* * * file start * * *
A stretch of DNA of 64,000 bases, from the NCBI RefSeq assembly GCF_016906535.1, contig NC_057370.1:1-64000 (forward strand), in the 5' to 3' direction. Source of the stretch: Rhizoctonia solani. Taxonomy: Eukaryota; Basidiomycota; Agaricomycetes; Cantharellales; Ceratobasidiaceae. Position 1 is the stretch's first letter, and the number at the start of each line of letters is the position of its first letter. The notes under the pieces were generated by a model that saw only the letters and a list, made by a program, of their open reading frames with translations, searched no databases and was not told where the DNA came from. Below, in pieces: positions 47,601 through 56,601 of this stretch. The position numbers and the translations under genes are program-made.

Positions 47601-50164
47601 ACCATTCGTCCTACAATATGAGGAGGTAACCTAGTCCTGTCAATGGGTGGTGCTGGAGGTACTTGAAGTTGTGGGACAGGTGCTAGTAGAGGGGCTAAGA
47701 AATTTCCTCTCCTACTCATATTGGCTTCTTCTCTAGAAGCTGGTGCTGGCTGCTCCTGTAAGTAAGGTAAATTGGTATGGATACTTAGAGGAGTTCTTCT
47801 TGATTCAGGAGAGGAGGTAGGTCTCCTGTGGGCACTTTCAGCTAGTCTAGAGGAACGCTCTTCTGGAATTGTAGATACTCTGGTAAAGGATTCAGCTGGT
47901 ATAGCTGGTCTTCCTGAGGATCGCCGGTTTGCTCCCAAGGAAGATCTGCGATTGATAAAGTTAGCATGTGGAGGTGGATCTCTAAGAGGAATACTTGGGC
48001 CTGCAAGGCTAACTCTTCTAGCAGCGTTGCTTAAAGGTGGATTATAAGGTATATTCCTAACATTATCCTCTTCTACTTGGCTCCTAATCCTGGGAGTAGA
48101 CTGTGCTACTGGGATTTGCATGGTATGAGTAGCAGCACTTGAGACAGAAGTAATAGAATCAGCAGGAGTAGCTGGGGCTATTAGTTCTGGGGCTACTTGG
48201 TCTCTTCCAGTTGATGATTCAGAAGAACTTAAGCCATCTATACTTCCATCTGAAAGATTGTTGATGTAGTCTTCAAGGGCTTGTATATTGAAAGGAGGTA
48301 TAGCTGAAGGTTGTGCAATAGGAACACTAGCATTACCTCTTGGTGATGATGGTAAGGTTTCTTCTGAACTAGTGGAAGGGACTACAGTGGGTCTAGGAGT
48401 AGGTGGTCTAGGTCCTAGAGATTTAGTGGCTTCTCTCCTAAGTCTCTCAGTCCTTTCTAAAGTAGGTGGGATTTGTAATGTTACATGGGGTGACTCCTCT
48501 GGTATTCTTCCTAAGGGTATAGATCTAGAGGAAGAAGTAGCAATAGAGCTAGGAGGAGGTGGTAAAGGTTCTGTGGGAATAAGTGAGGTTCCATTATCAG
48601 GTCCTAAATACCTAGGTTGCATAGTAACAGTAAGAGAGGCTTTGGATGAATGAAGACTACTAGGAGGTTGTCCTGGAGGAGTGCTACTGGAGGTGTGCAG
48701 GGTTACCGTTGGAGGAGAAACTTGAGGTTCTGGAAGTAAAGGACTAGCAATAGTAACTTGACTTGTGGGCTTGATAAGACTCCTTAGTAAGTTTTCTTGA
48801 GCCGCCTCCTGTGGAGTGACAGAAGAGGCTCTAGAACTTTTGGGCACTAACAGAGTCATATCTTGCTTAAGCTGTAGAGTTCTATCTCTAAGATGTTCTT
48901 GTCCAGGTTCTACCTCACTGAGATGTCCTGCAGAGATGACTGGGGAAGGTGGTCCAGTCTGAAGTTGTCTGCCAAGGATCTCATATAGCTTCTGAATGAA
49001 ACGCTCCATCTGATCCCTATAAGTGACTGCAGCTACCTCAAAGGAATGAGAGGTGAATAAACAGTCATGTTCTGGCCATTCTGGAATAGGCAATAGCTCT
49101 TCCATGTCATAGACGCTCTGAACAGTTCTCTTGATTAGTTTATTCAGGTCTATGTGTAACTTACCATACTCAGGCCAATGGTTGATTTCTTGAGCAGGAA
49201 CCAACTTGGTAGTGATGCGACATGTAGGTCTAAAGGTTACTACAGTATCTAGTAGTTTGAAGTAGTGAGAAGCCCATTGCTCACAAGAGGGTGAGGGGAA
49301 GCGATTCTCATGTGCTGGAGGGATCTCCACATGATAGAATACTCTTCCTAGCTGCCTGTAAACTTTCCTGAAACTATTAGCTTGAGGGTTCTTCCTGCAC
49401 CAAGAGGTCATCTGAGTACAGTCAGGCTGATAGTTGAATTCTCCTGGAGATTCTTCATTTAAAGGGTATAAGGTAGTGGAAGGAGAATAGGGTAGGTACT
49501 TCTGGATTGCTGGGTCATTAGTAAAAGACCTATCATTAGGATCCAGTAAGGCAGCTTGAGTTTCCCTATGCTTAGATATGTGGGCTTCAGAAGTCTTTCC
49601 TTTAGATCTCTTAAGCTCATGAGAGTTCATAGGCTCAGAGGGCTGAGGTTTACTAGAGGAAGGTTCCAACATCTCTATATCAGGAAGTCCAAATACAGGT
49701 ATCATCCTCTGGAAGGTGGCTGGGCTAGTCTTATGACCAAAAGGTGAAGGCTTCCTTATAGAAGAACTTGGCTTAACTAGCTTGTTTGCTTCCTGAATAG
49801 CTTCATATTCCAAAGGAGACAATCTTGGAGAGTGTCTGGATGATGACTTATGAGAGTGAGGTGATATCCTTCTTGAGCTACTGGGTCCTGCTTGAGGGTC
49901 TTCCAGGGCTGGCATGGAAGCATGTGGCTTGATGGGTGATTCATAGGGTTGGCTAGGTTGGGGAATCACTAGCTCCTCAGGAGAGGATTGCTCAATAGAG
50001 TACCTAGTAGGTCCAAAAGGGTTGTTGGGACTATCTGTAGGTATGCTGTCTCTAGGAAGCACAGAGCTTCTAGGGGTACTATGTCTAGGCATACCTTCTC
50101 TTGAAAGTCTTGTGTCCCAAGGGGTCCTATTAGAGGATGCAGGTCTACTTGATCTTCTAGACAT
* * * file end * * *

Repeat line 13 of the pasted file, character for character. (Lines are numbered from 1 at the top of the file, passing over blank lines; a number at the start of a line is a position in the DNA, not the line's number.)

48601 GTCCTAAATACCTAGGTTGCATAGTAACAGTAAGAGAGGCTTTGGATGAATGAAGACTACTAGGAGGTTGTCCTGGAGGAGTGCTACTGGAGGTGTGCAG